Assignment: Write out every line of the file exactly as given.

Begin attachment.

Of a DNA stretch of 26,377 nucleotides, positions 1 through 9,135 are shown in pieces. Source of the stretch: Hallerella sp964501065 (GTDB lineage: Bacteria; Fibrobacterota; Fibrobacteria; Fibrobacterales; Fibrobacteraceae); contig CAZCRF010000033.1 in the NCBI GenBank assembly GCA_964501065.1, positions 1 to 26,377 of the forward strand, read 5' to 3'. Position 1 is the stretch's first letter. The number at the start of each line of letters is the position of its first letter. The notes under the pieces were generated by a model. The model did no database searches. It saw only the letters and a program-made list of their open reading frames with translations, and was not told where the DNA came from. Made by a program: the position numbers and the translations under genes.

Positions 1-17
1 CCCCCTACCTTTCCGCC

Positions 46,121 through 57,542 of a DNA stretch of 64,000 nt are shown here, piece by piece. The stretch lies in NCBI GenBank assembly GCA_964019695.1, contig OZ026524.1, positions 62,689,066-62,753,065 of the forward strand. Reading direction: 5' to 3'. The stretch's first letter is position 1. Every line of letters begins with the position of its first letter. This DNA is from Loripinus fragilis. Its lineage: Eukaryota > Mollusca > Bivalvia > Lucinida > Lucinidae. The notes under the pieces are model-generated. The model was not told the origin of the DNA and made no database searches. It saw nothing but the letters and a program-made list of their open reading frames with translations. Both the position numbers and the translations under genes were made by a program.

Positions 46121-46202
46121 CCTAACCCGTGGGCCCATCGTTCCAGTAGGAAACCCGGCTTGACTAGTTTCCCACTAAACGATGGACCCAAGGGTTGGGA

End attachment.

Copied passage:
Of a DNA stretch of 26,377 nucleotides, positions 1 through 9,135 are shown in pieces. Source of the stretch: Hallerella sp964501065 (GTDB lineage: Bacteria; Fibrobacterota; Fibrobacteria; Fibrobacterales; Fibrobacteraceae); contig CAZCRF010000033.1 in the NCBI GenBank assembly GCA_964501065.1, positions 1 to 26,377 of the forward strand, read 5' to 3'. Position 1 is the stretch's first letter. The number at the start of each line of letters is the position of its first letter. The notes under the pieces were generated by a model. The model did no database searches. It saw only the letters and a program-made list of their open reading frames with translations, and was not told where the DNA came from. Made by a program: the position numbers and the translations under genes.

Positions 1-17
1 CCCCCTACCTTTCCGCC

Positions 46,121 through 57,542 of a DNA stretch of 64,000 nt are shown here, piece by piece. The stretch lies in NCBI GenBank assembly GCA_964019695.1, contig OZ026524.1, positions 62,689,066-62,753,065 of the forward strand. Reading direction: 5' to 3'. The stretch's first letter is position 1. Every line of letters begins with the position of its first letter. This DNA is from Loripinus fragilis. Its lineage: Eukaryota > Mollusca > Bivalvia > Lucinida > Lucinidae. The notes under the pieces are model-generated. The model was not told the origin of the DNA and made no database searches. It saw nothing but the letters and a program-made list of their open reading frames with translations. Both the position numbers and the translations under genes were made by a program.

Positions 46121-46202
46121 CCTAACCCGTGGGCCCATCGTTCCAGTAGGAAACCCGGCTTGACTAGTTTCCCACTAAACGATGGACCCAAGGGTTGGGA